Re: SATA HD & DMA ?
From: Rick Moen (rick_at_linuxmafia.com)
Date: Tue, 31 Aug 2004 19:01:27 GMT
The Real Slim Shady <Stan@your.house.com> wrote:
> I know. I was just stating that one could try. Not that it should work.
> As sata is not scsi, perhaps hdparm -d1 should apply.
If your drivers access the disks via the kernel's SCSI layers, as is the
case with libata drivers, 3Ware drivers, and some others, then hdparm
tuning will not work. If you're using a conventional driver/ide-class
or ataraid-class Linux kernel driver, on the other hand, it will.
> All in all, sata is a formidable waste of time and a huge marketing bluff.
Even though I'm a SCSI bigot, I'd call it an incremental improvement
over PATA in every way.
> pata is cheaper and works.
There's no reason SATA shouldn't be cheaper yet, after the inevitable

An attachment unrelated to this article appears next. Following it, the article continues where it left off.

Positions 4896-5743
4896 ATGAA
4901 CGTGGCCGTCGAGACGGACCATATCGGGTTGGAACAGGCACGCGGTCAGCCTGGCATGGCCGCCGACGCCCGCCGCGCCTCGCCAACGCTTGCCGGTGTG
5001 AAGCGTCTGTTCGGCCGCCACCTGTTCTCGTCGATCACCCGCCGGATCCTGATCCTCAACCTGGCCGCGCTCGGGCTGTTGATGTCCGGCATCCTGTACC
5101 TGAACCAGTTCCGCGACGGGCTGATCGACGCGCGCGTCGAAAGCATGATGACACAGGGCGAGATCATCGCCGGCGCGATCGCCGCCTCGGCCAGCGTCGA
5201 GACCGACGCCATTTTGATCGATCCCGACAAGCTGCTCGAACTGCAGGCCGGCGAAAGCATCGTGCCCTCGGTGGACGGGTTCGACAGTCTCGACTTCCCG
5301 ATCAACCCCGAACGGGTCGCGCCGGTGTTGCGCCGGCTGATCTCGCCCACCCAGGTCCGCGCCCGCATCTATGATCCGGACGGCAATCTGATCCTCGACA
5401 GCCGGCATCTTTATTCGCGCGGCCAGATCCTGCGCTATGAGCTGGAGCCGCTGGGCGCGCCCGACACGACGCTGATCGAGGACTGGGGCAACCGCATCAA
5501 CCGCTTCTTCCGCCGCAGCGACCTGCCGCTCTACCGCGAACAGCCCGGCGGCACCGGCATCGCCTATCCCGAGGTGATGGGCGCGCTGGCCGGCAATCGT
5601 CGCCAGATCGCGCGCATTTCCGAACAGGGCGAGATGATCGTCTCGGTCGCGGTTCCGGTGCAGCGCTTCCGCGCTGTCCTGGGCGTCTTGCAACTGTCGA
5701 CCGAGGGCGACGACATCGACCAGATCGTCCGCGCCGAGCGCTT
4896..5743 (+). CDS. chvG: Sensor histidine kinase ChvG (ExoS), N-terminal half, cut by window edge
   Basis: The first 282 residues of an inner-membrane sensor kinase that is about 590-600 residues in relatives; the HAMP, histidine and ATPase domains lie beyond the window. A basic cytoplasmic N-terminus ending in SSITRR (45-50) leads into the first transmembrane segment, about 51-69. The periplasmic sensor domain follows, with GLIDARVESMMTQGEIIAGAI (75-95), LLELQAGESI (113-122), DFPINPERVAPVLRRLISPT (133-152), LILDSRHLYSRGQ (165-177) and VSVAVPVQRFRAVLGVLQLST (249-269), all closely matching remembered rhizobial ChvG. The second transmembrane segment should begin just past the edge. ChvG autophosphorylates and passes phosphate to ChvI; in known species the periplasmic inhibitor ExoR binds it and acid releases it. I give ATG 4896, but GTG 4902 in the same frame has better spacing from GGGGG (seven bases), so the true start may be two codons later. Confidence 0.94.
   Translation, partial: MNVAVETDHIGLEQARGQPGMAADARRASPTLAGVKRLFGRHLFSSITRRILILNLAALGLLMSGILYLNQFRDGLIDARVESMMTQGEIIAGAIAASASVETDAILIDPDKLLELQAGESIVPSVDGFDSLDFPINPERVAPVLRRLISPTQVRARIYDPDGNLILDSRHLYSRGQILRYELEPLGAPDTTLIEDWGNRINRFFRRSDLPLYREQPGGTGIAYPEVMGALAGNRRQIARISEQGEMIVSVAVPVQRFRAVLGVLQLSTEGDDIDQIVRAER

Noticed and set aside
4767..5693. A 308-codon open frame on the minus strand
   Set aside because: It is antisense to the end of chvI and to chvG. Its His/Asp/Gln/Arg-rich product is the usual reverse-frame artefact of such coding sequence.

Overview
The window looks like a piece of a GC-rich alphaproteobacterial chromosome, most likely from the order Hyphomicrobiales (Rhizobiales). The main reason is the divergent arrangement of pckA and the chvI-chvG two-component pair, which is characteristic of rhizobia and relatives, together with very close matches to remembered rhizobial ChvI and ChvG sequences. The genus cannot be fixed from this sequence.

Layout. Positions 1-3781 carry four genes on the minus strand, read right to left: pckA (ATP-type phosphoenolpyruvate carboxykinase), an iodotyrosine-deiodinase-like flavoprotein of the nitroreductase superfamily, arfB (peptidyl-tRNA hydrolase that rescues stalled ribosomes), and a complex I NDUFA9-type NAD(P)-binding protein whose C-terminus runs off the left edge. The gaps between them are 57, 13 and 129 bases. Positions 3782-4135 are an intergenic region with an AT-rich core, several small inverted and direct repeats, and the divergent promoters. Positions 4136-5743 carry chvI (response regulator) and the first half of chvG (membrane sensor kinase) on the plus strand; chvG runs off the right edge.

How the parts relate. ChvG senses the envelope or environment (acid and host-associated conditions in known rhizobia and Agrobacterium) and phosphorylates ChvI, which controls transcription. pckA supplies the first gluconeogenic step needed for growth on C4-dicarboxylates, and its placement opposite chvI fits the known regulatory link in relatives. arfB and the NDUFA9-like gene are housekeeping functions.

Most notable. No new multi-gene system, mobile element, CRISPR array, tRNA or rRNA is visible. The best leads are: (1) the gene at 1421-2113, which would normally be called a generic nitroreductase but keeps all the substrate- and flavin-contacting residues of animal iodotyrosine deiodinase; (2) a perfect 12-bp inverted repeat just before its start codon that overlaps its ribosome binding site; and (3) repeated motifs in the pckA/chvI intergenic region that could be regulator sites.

product introduction period. Current price differences, such as exist,
are a market effect, and will go away.
> sata hardware is still just relabeled pata with an adaptor.
Not always. Early drives were indeed just PATA drives with a Marvell
(or similar) bridge chip. Those are either going away or gone; not sure
which. Moreover, even those garnered some of SATA's advantages, such as
easing of length limits, thinner cables with less impairment of airflow,
> No hotplug....
SATA can in theory do hotplug. A couple of implementations (notably
3Ware) already do their own hotplug, including on Linux.
> no queue command like scsi.
SATA does provide for tagged command queueing. Jeff Garzik is currently
coding TCQ support for his libata driver set, accordingly. It's not
here yet, but will be eventually. (Then, we'll see if it works well.)
> A smaller cable with a different power plug. What a deal.
You also get lower voltage levels (on fully-native SATA drives that
don't use a bridge chip), and consequently lower power levels, which
translates to less heat and the ability to have smaller, quieter
The "150MB/sec" bit (bus transfer speed ceiling) is smoke and mirrors,
because the drives are (as always) bottlenecked on physical read access
times, but could be useful at some distant future point.